Profiles by Program Type

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EXECUTIVE SUMMARY



PG&E’s Retrofit Program for commercial, industrial and agricultural customers encompasses five basic end-use areas: air-conditioning, motors, lighting, agricultural, and refrigeration & cooking. Through the Retrofit Program, eligible customers receive incentives in the form of rebates for improving the efficiency of their facilities by using qualifying, high efficiency equipment. While the Retrofit Program is marketed primarily to small and medium non-residential customers, any non-residential account may apply for rebates under the program. Commercial lighting is the largest component of the program. In 1991, 59% of the lifecycle savings realized through the program resulted from lighting projects, and commercial customers’ retrofits represented 78% of those savings.



In order to participate in the program, the customer fills out a one-page application form after purchasing and installing the qualifying products, attaches the original paid invoice, and mails the form to PG&E. Upon receipt of the completed application and applicable invoices, program staff verify that the application is correct, and a rebate check is sent to the customer. The maximum rebate is $100,000 per customer per year.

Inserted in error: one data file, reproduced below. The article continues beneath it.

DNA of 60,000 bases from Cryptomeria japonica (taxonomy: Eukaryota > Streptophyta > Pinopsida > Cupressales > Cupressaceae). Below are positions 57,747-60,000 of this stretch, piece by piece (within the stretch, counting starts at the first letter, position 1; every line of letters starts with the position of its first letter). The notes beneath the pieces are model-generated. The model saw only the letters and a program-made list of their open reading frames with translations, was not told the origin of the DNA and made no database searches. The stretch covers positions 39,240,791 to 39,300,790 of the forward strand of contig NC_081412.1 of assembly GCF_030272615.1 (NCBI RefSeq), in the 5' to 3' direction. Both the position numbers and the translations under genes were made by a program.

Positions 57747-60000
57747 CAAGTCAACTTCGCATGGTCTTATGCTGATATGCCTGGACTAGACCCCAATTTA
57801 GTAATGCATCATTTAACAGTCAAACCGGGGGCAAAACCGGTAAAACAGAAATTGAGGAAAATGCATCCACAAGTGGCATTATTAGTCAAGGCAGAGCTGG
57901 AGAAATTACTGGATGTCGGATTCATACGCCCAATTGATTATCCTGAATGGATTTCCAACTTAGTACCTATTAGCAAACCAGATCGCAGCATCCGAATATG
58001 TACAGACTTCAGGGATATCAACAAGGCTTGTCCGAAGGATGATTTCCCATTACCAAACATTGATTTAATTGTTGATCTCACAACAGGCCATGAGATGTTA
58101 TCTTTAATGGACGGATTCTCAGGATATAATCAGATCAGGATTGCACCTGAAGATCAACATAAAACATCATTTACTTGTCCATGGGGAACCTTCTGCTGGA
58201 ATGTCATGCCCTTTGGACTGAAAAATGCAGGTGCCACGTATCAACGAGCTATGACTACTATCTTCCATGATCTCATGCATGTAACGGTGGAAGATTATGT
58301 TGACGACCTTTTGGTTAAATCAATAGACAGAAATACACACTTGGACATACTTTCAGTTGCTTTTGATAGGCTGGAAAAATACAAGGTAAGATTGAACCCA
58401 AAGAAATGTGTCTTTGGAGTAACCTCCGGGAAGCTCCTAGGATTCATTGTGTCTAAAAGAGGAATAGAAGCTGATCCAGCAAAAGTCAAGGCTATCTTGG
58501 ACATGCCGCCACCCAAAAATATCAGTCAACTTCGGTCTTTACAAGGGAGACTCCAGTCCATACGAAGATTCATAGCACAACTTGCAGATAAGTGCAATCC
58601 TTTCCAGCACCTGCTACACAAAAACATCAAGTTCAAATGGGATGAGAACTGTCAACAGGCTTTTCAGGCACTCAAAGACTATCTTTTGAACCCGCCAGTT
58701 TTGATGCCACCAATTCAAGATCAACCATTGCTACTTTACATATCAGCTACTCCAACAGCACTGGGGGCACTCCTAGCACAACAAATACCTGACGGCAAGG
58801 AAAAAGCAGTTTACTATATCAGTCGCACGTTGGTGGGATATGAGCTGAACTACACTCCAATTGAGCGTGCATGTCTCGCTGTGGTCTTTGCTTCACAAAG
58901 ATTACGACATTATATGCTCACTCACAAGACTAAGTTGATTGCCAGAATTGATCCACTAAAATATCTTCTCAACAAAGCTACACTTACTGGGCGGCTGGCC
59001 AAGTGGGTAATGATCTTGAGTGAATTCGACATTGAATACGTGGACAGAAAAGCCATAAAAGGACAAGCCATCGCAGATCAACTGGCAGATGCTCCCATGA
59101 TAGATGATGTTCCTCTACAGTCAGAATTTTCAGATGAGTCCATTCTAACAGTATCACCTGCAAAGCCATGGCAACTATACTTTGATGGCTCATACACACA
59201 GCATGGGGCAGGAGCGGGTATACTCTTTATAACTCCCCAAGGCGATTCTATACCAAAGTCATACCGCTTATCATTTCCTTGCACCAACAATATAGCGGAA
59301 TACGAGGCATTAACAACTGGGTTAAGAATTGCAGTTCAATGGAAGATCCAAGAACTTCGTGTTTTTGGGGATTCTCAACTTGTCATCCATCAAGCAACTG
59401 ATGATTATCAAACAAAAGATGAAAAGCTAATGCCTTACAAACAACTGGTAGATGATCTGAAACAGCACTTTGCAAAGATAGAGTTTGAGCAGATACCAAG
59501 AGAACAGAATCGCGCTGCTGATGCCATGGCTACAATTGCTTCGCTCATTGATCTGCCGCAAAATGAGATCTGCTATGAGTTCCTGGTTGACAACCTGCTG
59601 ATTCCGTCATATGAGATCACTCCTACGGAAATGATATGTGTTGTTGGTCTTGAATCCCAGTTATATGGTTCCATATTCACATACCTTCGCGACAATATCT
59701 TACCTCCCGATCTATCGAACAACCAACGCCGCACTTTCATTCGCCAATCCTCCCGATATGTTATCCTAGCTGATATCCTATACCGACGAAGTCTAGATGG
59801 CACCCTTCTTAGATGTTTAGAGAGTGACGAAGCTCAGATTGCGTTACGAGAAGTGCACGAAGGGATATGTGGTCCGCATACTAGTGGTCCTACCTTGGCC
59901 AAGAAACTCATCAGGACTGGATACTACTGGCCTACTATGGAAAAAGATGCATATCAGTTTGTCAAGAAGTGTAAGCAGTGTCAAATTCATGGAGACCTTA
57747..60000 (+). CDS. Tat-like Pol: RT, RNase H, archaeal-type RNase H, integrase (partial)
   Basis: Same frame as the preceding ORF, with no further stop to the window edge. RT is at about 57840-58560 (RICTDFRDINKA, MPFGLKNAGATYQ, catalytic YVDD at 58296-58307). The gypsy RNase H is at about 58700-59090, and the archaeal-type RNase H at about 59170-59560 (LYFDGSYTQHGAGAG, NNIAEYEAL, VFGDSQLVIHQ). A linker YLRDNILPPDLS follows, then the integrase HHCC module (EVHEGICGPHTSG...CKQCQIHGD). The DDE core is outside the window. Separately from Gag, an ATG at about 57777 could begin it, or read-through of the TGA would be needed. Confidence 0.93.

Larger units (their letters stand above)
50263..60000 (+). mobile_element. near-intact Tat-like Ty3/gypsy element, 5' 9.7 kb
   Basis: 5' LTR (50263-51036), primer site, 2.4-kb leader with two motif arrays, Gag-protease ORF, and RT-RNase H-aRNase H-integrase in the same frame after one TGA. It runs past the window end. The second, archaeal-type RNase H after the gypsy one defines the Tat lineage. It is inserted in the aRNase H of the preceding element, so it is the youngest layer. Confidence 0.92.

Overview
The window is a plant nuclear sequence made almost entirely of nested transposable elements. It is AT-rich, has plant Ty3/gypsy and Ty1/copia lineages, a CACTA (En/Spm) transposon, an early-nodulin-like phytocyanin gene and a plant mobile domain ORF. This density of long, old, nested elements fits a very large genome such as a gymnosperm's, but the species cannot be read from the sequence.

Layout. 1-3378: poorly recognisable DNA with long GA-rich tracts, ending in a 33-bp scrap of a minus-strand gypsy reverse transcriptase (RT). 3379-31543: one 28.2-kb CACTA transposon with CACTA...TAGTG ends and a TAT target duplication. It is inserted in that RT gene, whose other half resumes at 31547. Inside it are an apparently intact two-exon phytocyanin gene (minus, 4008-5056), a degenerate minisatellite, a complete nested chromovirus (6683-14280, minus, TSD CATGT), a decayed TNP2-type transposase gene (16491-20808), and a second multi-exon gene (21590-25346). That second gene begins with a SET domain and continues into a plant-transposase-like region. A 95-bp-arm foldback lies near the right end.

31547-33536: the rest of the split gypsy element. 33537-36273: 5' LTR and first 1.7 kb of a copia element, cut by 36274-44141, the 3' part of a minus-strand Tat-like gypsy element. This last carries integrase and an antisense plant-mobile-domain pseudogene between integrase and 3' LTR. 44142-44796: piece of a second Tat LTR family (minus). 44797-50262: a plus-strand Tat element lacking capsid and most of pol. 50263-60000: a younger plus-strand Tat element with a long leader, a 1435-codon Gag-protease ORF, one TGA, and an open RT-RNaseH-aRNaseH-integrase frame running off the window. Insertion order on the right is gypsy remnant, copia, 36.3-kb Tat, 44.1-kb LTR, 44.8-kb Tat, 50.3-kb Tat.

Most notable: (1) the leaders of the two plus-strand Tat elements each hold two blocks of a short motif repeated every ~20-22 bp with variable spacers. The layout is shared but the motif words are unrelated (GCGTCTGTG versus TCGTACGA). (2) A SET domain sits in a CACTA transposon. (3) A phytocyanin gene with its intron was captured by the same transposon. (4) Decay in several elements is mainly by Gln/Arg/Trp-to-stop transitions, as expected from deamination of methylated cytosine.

Annual energy savings due to the Retrofit Program more than doubled between 1990 and 1991, peak capacity savings increased by 24%, and lifecycle savings nearly quadrupled. This increase in savings was due to a shift in program focus to lighting measures, as well as the increased activity inspired by the California Collaborative which called for a dramatic increase in DSM expenditures and emphasis on measured savings. Whereas lighting projects in all sectors made up 22% of the annual savings in 1990, lighting accounted for 41.2% of the annual program savings in 1991. The Retrofit Program’s expenditures increased six-fold between 1989 and 1990, to $6.2 million, and then doubled to $12 million in 1991. The majority of PG&E’s costs for implementing the Retrofit Program are incentive payments in the form of rebates. In 1991, incentive payments were almost $11 million, while administrative costs were approximately $1.1 million.



Perhaps the most successful part of the program, second only to the actual savings achieved, is its evolution. Through a continual process of feedback from its customers, and through comprehensive evaluation, PG&E has been able to refine the program to increase its efficacy. For instance, PG&E found that its rebate application forms were cumbersome, so it standardized the forms for simplicity. Additionally, rebate levels were increased for some measures, making them more attractive. Conversely, some rebate levels were lowered to better reflect the incentive required by the measure. Finally, the Retrofit Program is nicely dovetailed with PG&E’s Customized Rebate Program. (See Profile #4) As technologies and state-of-the-art applications become common in the customized incentive program, what were innovative efficiency measures are shifted over to and incorporated into the more straightforward Retrofit Program, serving to transform the market for energy efficiency retrofits.

 

 

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